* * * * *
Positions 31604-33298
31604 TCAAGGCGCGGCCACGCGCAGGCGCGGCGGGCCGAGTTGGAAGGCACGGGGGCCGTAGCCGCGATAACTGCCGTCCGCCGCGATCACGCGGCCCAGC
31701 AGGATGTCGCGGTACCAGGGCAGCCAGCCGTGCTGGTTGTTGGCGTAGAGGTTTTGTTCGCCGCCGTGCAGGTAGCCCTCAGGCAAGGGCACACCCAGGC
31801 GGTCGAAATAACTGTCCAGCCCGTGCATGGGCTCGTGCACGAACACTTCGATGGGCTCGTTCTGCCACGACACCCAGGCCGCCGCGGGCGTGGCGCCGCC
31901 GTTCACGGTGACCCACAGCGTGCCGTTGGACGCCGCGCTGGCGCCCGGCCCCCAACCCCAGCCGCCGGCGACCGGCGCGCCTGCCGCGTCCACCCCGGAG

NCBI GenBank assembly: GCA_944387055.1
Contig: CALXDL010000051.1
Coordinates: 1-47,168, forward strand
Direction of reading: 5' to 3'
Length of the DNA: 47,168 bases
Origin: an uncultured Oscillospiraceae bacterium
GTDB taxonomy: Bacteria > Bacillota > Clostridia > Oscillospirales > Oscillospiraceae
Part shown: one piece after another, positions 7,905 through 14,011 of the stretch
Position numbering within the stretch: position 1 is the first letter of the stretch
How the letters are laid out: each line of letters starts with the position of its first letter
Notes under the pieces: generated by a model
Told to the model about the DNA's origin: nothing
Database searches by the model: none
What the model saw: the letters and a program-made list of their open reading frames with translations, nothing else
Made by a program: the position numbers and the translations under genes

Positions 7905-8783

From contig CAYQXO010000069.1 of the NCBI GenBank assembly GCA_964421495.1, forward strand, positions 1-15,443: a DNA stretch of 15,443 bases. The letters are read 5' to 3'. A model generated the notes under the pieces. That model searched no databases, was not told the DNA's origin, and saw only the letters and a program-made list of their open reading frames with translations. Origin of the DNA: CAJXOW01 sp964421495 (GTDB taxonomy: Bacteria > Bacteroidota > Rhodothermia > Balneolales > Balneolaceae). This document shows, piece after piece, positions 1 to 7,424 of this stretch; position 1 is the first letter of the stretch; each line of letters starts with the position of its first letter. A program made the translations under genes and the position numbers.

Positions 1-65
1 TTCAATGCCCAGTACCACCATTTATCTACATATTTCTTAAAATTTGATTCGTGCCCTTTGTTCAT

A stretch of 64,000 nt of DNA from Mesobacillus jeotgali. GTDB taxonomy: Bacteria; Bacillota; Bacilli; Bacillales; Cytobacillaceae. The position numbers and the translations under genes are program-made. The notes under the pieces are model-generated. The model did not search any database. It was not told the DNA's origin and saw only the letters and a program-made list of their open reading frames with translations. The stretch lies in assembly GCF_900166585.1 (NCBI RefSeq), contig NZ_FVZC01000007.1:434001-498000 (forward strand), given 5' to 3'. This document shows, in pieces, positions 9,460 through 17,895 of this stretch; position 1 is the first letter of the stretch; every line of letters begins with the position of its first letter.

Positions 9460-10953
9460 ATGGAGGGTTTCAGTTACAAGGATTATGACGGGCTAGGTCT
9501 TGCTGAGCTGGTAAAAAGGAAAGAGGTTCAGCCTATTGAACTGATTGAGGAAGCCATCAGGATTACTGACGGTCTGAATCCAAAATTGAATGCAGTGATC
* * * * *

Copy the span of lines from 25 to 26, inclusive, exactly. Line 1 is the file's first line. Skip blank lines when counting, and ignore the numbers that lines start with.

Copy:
A stretch of 64,000 nt of DNA from Mesobacillus jeotgali. GTDB taxonomy: Bacteria; Bacillota; Bacilli; Bacillales; Cytobacillaceae. The position numbers and the translations under genes are program-made. The notes under the pieces are model-generated. The model did not search any database. It was not told the DNA's origin and saw only the letters and a program-made list of their open reading frames with translations. The stretch lies in assembly GCF_900166585.1 (NCBI RefSeq), contig NZ_FVZC01000007.1:434001-498000 (forward strand), given 5' to 3'. This document shows, in pieces, positions 9,460 through 17,895 of this stretch; position 1 is the first letter of the stretch; every line of letters begins with the position of its first letter.

Positions 9460-10953